Even with the similarity in regulatory framework, under the proposed adult-use legislation, a business may not sell marijuana and alcohol products at the same premise. One might wonder why a licensee of one commodity could not sell the other, if both alcohol and marijuana can be regulated for safe consumption, by the same agency.  Some might argue that New York retailers are best suited to sell marijuana, based on their understanding of the law and ability to operate in this regulated space.  Alcoholic beverage package stores are separated from other business so that only adults enter and shop in them.  They regularly check purchasers for proof of age and most are equipped with special devices that verify that driver’s licenses are genuine. In any event, New York alcohol retailers are fighting for their piece of the pie.

 

Cheers to the Future

Some of these questions may be answered if and when the adult-use legislation passes while other questions will surely arise.  Until then, those with a vested interest in marrying the two industries will be working hard to maintain a happy and healthy relationship.

 

[1] Arielle Albert is an attorney representing members of all three tiers of the Beverage Alcohol Industry and partner of the firm of Danow, McMullan & Panoff, P.C. 275 Madison Ave, NY, NY. 10022.  (212.370.3744). Website: dmppc.com; email: aalbert@dmppc.com. Arielle Albert is a partner of the firm of Danow, McMullan & Panoff, P.C. and is admitted in New York. This article is not intended to give specific legal advice. Before taking any action, the reader should consult with an attorney familiar with the relevant facts and circumstances.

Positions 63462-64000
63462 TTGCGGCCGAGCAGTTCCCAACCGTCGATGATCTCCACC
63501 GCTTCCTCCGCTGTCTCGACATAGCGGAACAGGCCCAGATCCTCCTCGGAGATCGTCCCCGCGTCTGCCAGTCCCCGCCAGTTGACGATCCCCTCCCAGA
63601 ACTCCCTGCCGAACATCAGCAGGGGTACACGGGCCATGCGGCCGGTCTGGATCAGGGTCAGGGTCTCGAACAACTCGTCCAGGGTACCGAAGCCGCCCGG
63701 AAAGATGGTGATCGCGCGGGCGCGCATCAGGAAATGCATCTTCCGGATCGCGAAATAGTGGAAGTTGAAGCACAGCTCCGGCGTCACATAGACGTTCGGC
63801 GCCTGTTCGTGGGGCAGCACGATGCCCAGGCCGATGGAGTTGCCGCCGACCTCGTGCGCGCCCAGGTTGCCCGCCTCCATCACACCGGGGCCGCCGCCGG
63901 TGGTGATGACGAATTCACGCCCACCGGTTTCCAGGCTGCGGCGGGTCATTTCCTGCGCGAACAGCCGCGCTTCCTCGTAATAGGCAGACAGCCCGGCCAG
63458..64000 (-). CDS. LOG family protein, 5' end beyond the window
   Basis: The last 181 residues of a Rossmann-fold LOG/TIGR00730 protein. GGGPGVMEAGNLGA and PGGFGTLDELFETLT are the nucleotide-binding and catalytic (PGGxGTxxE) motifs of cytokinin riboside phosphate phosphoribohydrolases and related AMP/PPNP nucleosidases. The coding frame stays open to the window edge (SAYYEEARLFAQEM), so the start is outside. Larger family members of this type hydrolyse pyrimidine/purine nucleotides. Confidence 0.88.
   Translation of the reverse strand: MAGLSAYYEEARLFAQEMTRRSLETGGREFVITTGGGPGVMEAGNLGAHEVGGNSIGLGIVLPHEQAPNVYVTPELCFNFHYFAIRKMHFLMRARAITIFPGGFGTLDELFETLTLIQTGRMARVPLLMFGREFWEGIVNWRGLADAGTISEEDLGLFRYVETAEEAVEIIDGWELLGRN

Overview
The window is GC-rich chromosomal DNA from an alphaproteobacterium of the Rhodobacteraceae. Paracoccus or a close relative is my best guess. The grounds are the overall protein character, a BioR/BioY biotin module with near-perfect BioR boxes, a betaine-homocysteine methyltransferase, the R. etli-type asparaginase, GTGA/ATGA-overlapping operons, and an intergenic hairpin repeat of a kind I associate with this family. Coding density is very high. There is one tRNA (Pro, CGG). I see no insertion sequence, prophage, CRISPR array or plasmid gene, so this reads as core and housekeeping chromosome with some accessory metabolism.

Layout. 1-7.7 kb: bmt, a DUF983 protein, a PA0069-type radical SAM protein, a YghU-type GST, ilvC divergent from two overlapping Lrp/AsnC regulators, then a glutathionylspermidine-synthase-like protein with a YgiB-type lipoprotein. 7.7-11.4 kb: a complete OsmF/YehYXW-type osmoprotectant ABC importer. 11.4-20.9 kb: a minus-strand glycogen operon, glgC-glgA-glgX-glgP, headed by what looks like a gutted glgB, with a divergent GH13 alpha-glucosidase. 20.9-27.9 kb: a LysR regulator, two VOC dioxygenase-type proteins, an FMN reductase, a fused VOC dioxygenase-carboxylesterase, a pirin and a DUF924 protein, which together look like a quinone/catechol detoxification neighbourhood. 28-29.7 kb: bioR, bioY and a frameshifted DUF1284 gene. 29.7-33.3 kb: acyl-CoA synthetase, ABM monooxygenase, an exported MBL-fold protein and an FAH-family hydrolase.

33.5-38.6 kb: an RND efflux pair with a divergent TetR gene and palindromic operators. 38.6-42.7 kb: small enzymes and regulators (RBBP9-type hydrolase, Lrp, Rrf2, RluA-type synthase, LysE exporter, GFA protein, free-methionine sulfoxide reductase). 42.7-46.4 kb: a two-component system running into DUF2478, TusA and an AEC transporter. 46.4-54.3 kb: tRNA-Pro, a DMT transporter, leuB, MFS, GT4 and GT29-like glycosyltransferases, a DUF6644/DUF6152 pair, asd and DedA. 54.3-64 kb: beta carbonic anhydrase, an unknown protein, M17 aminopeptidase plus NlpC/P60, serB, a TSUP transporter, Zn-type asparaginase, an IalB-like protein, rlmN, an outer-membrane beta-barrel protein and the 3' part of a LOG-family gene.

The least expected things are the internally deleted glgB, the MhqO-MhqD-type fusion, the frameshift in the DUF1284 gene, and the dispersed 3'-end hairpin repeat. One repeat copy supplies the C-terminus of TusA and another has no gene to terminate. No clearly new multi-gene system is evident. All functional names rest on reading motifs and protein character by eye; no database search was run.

Neil Willner is an attorney representing medical professionals, growers, processors, insurers, distributors and vendors within the legalized cannabis and industrial hemp industry. He is an associate at Wilson, Elser, Moskowitz, Edelman & Dicker LLP; 1133 Westchester Ave., White Plains, New York 10604. (914.323.7000). Website: wilsonelser.com; email:neil.willner@wilsonelser.com.  Neil is admitted in New York.

 

 






WHAT HATH GRANHOLM WROUGHT

January 8th, 2019

Justice Kavanagh has joined the United States Supreme Court and is expected to join in decisions explaining just how far the Granholm decision will reach.

In  Granholm v. Heald, 544 U.S. 460 (2005), the Supreme Court ruled that Michigan and New York laws permitting direct shipment of wine from in-state wineries, but forbidding the same from out-of-state wineries, violated the Commerce Clause. At the same time, Justice Kennedy, writing on behalf of the Court noted, “We have previously recognized that the three-tier system itself is unquestionably legitimate.  State policies are protected under the Twenty-first Amendment when they treat liquor produced out of state the same as its domestic equivalent.”